My Spa Heater Stopped Working

While spas can present a luxurious experience of soothing your body in warm water and relaxing jets, they often require troubleshooting and maintenance. A common problem is that the spa fails to heat the water sufficiently or at all. Most spas contain similar parts and processes. This helps create a universal approach to spa troubleshooting and correcting issues that can reduce the spa's ability to heat water. Following a few steps can help you properly diagnose and fix your spa's problems.

Heating problems are common in spas and require simple diagnostics to identify the cause of the problem.
  1. Check the spa's control panel. Many spas have different modes to save energy. If a spa is not in its standard mode, the water may not heat properly.

  2. Open the filter cartridge and clean the filter. Dirty filters often restrict water flow in the spa, negatively affecting the water heating process.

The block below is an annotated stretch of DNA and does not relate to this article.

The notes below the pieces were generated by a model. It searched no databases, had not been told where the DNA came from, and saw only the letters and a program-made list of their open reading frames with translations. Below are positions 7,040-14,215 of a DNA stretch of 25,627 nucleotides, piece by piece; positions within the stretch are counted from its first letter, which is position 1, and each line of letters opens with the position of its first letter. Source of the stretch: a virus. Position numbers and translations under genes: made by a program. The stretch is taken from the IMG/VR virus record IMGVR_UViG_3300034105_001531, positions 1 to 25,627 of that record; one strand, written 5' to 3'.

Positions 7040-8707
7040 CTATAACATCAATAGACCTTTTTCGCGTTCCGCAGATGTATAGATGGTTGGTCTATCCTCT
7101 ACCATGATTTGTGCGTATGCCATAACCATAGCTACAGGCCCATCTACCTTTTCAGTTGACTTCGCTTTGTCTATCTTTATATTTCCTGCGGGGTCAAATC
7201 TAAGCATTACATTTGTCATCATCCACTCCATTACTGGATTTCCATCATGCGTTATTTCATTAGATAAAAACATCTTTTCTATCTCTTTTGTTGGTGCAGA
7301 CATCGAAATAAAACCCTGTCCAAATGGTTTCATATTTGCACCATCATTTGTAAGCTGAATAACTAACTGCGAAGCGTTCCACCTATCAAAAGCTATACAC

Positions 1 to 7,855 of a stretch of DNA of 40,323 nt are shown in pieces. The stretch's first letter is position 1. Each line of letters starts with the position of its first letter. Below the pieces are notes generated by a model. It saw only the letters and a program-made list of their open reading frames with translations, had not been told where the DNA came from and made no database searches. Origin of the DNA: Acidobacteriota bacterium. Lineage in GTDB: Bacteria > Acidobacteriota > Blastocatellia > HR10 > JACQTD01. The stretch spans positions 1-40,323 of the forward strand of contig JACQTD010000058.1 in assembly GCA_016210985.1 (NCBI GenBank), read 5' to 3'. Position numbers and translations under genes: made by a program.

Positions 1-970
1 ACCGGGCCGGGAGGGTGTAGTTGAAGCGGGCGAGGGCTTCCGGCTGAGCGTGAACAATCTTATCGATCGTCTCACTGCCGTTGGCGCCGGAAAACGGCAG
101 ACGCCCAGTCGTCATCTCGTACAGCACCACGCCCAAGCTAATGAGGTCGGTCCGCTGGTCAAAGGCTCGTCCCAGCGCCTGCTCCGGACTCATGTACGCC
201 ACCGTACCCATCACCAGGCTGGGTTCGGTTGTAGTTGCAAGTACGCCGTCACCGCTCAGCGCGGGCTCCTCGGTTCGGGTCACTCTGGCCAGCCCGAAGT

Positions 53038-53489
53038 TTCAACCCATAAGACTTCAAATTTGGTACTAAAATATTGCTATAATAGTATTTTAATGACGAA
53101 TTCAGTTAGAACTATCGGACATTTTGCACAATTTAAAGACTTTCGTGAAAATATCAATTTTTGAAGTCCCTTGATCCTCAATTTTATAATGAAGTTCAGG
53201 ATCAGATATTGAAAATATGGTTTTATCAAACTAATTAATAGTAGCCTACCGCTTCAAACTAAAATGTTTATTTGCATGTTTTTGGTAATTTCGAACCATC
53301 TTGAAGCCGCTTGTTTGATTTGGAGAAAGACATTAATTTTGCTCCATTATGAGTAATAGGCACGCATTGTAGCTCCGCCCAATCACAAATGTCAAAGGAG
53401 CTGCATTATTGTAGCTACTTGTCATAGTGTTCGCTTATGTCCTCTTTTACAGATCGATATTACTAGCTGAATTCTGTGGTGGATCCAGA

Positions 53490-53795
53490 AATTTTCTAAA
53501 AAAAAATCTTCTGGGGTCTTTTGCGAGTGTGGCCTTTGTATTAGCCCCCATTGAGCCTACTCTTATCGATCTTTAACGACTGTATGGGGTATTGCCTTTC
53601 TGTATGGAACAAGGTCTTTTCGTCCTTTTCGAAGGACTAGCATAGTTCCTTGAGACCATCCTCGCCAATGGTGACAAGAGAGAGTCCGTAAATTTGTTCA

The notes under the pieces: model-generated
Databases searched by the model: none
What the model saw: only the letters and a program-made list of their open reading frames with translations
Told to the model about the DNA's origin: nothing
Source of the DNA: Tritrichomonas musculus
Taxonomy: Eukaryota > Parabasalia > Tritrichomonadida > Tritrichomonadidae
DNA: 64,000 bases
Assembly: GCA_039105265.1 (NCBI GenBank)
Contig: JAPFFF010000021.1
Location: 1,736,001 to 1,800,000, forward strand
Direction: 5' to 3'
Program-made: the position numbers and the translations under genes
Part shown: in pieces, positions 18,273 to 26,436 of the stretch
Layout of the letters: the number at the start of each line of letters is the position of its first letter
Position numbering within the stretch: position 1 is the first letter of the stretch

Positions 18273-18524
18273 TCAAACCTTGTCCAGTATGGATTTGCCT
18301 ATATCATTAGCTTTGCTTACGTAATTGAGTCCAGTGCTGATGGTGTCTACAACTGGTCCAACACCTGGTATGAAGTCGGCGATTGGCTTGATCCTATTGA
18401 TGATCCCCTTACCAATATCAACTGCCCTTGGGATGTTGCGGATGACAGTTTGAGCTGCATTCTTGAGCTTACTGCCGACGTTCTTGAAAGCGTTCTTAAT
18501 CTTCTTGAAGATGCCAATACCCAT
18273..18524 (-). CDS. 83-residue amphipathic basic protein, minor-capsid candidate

3. Bleed air from the pump and plumbing. Most spas have valves and other plumbing particulars that need to remain open and free from air. If these valves restrict water flow, the spa will often not heat properly.

  4. Check the electrical connections to the spa. A simple diagnostic tool is to shut power off (at the breaker) to the spa and turn it back on. Also review connections to ensure no water comes in contact with them.

  5. Test the heater and pump. This step should only be performed if the hot tub has GFCI protection. With the spa turned on and the access panel removed from the side of the hot tub, look at the main control center to see if there are any indicator lights on. If not, the control center may need replacing. Using a non-contact voltage tester, check the wires leading to the heater and pump to determine if they are energized. If not, the control center may need servicing. If the wires are energized, then that associated piece of equipment may need to be replaced.

About the Author

Daniella Lauren has worked with eHow and various new media sites as a freelance writer since 2009. Her work covers topics in education, business, and home and garden. Daniella holds a Master of Science in elementary education and a Bachelor of Arts in history from Pensacola Christian College.